Football: Dana Holgorsen and Jeff Casteel Quotes


By Katie Kane for WVUsports.com
April 09, 2011 04:07 PM
WVU Coordinators' Quotes from Saturday's Practice

MORGANTOWN, W. Va. (April 9, 2011) – West Virginia University football offensive coordinator Dana Holgorsen and defensive coordinator Jeff Casteel quotes from Saturday’s spring practice.

Offensive Coordinator Dana Holgorsen

First Impressions:
Another day in the books—we are to a point where you have to push through,and it’s all about getting a bunch of film and learning about what you did right and what you did wrong. Today,we got over 50 team plays,and we’ll be able to learn from it, that’s for sure.

On what you have learned so far:
Just who they are and what they are capable of. Assessing where we’re at with the installation process; what we’re having success with and what we’re not having success with, mainly from a communication standpoint. We’ll continue to teach them what they need to do and once they figure out what to do, then you get them to understand how to get better at it.

On what you have seen from Geno Smith in this past week:
I’m pleased with what his body language is. He bounces around pretty good and the guys look to him. If it’s not going great, he is the guy that is going to be able to get them going on the right track. The way he is communicating with guys, and the way his bounce is and body language is, is pretty good at this point. He has a long way to go, obviously only after six practices, we’re far from looking the way it’s going to look in September. It’s all about getting the plays,then running them and learning from it.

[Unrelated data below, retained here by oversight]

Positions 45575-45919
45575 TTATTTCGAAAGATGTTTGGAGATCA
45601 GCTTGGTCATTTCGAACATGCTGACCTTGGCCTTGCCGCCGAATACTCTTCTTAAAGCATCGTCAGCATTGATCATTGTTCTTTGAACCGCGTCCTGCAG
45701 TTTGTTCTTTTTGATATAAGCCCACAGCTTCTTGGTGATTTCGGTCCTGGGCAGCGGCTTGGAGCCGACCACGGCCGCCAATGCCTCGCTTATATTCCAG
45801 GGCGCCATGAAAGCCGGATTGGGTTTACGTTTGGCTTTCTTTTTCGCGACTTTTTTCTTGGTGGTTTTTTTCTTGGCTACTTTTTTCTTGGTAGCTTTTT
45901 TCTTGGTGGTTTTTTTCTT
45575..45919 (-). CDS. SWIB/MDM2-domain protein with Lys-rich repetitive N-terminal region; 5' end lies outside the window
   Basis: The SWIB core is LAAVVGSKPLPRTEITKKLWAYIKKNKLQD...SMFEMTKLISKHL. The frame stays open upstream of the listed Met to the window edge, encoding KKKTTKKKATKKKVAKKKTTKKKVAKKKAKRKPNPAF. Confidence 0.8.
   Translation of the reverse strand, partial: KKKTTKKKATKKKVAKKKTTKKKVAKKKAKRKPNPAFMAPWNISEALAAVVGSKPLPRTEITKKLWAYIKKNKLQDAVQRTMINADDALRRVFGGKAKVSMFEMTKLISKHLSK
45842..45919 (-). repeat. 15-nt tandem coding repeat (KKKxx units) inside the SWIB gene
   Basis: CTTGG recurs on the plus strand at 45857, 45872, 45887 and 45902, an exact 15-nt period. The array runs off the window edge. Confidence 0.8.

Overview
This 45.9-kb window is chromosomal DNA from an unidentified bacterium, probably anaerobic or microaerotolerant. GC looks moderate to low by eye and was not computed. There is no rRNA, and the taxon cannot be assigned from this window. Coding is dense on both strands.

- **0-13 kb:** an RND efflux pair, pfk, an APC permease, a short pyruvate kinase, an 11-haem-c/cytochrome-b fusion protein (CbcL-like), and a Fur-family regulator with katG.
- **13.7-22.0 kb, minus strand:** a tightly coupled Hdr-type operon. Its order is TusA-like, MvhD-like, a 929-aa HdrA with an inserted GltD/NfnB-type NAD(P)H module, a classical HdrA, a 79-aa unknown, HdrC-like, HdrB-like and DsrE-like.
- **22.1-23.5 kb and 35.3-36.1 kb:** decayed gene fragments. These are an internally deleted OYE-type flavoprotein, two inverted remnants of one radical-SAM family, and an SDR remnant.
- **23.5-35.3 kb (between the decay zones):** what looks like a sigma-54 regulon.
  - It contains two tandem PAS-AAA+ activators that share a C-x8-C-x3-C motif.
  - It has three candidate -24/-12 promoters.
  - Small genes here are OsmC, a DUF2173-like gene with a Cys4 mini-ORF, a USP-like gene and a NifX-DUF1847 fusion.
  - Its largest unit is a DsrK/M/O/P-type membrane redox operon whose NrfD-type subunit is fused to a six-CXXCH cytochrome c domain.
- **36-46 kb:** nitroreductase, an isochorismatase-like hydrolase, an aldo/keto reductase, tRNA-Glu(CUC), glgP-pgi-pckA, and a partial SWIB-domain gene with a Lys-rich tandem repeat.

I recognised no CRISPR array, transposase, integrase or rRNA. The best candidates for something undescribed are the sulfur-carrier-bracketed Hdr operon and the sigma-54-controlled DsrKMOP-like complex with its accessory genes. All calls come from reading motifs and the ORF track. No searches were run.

On the development of Paul Millard:
He’s getting there. He’s overwhelmed. We’ve went through the offense twice, but we’re talking about a guy who should be looking forward pretty quick to going to the prom. He’s young, and he’s green. He does not have the game experience that Geno has and he doesn’t have the confidence that Geno has, but he doesn’t get frustrated. He makes mistakes and plays the next play.

On how J.D. Woods is doing for the team:
Very spotty—he made a couple of plays with the team today, which was good to see. He’s the kind of guy who will make a couple of plays at times and forget he’s there for a whole practice. He needs to learn some consistency both on and off the field.

On any of the running backs standing out this past week:
Trey (Johnson) is getting better. He’s the one to me that looks like he has improved. (Daquan) Hargrett has been consistent. He’s been steady and consistent. Those two have been doing a good job. Vernard Roberts is a guy that we didn’t know what we had with him, because he is a high school kid as well, but he’s showing some pretty good things. The two big fullbacks—(Ricky) Kovatch and (Matt) Lindamood--those guys are playing pretty good too. They aren’t scared to mix it up, which is exciting to see.

On the offensive line:
I’m still trying to figure out who they are and who does what well. We have about 10 bodies that we are rotating in, and that’s going to be a lot longer process to figure out who those guys are and where they fit, especially because we are not playing with a couple of them right now due to injuries. Really we’re trying to piece it together and show them what to do. We’ll work on a bunch of individual technique with them and throughout camp in August, we’ll move some people around to figure out what the best vibe is. We’ll try to get a little bit better every period, but it’s incredibly spotty.

Is there something holding Ivan McCartney back?
He’s young. He’s somewhat inconsistent, which happens with younger guys. This is still his first year on campus. He does some things that look good and does some things that look bad. He needs to continue to develop and continue to gain confidence and as he does that, he’ll have a chance to make some plays. Athletically, he’s got it.

On the plan for using Ryan Clarke: